A reduction in the values of ALT and AST in the groups given only normal saline (negative control group) was observed, but not as much reduction as the groups treated with the extract and silymarin. This reduction may be attributed to normal healing of the animal liver. Both ALT and AST are commonly thought of as liver enzymes because of their high concentration in hepatocytes, however, ALT is marked specific for liver function.
ALT is specifically produced in the hepatocytes, making it relatively more specific to hepatic function compared to AST, which is present in variety of tissues such as liver, muscles and red blood cells 31.
CONCLUSION: The investigation on the hepatoprotective activity of A. occidentale against CCl4 - induced hepatocellular damage revealed that the administration of the methanolic extract has reduced the impact of CCl4 toxicity on serum biochemical liver marker enzymes (ALT, AST, ALP).
Thus, the results of the study indicated that methanolic extract of Anacardium occidentale bark may possess a hepatoprotective and a curative activity, which may be attributed to the presence of the phenolic compounds in the extract and can be explore for liver disease management.
ACKNOWLEDGEMENT: We would like to acknowledge researchers of the Centre for Scientific Research in Plant Medicine (CSRPM) for their valuable information and guidance, which helped us in completing this task through various stages.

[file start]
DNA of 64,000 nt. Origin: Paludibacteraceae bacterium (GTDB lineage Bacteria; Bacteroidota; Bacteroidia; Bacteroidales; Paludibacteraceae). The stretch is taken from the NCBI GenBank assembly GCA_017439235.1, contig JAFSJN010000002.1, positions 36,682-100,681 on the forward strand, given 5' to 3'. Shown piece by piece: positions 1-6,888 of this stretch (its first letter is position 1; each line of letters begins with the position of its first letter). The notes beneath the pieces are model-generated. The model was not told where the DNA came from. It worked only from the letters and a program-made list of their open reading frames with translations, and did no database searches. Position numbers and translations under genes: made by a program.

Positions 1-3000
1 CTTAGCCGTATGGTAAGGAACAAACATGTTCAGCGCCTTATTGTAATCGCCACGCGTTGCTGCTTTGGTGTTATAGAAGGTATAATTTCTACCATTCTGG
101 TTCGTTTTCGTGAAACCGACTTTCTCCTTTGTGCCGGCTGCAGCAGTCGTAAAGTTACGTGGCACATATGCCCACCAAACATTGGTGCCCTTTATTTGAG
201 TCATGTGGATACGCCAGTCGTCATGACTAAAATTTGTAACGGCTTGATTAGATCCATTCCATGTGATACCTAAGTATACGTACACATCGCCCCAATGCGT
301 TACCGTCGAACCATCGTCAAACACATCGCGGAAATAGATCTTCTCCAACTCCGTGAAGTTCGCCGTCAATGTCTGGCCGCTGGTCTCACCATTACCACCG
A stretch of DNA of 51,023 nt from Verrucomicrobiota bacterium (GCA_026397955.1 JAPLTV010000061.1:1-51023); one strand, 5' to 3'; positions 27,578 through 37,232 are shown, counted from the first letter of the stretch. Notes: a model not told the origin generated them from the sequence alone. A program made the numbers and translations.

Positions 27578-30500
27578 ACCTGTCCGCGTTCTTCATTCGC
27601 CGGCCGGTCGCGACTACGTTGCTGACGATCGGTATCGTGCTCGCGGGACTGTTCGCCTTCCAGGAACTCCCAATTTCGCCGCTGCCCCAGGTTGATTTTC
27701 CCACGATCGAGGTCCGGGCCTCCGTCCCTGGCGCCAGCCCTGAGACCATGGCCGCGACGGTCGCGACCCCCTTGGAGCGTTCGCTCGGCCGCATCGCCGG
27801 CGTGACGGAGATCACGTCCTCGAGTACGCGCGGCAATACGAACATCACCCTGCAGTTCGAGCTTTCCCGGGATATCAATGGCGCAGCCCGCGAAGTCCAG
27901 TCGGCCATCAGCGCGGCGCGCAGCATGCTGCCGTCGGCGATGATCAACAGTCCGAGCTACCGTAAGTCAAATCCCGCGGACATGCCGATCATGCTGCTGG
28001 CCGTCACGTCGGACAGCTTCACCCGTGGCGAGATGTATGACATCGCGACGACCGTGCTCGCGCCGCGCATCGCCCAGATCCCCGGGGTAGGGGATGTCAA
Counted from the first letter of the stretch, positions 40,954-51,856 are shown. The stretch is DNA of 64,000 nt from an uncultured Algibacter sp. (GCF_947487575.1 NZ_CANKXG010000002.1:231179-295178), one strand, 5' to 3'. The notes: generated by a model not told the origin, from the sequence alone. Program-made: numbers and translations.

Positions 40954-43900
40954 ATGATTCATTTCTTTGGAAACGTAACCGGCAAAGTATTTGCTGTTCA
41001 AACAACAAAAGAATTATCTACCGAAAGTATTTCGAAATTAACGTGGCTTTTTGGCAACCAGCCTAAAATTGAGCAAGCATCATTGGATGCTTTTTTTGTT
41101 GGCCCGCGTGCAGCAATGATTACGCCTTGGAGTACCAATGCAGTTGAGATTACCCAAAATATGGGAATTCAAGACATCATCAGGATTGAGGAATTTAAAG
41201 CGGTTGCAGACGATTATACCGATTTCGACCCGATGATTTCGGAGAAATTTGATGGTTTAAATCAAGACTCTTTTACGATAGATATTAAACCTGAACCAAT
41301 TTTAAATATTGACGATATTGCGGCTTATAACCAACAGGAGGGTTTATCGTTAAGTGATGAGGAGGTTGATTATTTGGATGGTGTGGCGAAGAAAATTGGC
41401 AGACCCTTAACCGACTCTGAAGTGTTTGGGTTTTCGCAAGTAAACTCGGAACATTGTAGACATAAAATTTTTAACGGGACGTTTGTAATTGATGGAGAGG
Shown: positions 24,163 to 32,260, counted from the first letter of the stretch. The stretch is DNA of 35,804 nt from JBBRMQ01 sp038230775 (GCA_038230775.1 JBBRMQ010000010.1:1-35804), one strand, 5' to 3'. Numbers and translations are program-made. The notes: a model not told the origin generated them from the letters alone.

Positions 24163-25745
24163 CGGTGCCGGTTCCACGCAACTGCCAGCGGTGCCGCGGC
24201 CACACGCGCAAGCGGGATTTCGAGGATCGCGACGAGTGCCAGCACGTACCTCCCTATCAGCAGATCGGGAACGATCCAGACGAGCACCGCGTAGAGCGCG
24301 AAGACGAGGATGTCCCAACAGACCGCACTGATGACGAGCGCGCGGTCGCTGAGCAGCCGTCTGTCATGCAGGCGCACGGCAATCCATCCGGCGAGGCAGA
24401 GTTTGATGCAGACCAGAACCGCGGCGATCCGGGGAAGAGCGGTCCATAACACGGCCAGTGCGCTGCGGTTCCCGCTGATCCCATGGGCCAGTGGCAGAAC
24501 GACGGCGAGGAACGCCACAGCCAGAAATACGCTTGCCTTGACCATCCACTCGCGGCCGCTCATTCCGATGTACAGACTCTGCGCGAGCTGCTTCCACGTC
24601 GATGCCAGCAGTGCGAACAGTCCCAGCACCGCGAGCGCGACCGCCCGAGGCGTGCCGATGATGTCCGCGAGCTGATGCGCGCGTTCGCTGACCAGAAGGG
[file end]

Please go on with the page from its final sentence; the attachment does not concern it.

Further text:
CONFLICT OF INTEREST: The authors declare that they have no conflict of interest.
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How to cite this article:
Suurbaar J, Donkor AM, Donkor M, Saeed M, Alimatu-Sadia F and Samuel DF: Effect of methanol extract of Anarcardium occidentale (cashew) stem bark on some biochemical parameters of carbon tetrachloride-induced hepatotoxicity in rats. Int J Pharm Sci & Res 2018; 9(9): 3689-95. doi: 10.13040/IJPSR.0975-8232.9(9).3689-95.
All © 2013 are reserved by International Journal of Pharmaceutical Sciences and Research. This Journal licensed under a Creative Commons Attribution-NonCommercial-ShareAlike 3.0 Unported License.
J. Suurbaar *, A. M. Donkor, M. Donkor, M. Saeed, F. Alimatu-Sadia and D. F. Samuel
Department of Chemistry and Biochemistry, Faculty of Applied Sciences, University for Development Studies, Navrongo Campus, Ghana.
06 December, 2017
16 February, 2018
18 February, 2018
01 September, 2018